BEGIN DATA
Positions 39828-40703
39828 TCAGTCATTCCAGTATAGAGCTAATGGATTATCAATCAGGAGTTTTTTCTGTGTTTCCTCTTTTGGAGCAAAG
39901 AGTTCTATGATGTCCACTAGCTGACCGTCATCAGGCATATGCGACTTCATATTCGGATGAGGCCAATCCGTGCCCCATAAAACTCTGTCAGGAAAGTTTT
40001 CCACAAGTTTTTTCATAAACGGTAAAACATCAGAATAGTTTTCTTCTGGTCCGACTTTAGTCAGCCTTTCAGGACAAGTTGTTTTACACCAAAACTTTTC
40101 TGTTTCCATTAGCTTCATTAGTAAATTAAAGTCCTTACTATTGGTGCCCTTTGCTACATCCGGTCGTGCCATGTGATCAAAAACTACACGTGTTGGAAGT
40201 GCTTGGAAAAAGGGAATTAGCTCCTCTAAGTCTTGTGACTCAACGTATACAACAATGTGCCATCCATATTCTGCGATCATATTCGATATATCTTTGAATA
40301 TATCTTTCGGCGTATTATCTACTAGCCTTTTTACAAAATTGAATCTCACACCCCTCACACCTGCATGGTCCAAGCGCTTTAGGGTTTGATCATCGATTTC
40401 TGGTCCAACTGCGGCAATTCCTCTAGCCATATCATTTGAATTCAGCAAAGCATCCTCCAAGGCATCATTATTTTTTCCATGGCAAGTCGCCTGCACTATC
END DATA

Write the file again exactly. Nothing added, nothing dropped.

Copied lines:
Positions 39828-40703
39828 TCAGTCATTCCAGTATAGAGCTAATGGATTATCAATCAGGAGTTTTTTCTGTGTTTCCTCTTTTGGAGCAAAG
39901 AGTTCTATGATGTCCACTAGCTGACCGTCATCAGGCATATGCGACTTCATATTCGGATGAGGCCAATCCGTGCCCCATAAAACTCTGTCAGGAAAGTTTT
40001 CCACAAGTTTTTTCATAAACGGTAAAACATCAGAATAGTTTTCTTCTGGTCCGACTTTAGTCAGCCTTTCAGGACAAGTTGTTTTACACCAAAACTTTTC
40101 TGTTTCCATTAGCTTCATTAGTAAATTAAAGTCCTTACTATTGGTGCCCTTTGCTACATCCGGTCGTGCCATGTGATCAAAAACTACACGTGTTGGAAGT
40201 GCTTGGAAAAAGGGAATTAGCTCCTCTAAGTCTTGTGACTCAACGTATACAACAATGTGCCATCCATATTCTGCGATCATATTCGATATATCTTTGAATA
40301 TATCTTTCGGCGTATTATCTACTAGCCTTTTTACAAAATTGAATCTCACACCCCTCACACCTGCATGGTCCAAGCGCTTTAGGGTTTGATCATCGATTTC
40401 TGGTCCAACTGCGGCAATTCCTCTAGCCATATCATTTGAATTCAGCAAAGCATCCTCCAAGGCATCATTATTTTTTCCATGGCAAGTCGCCTGCACTATC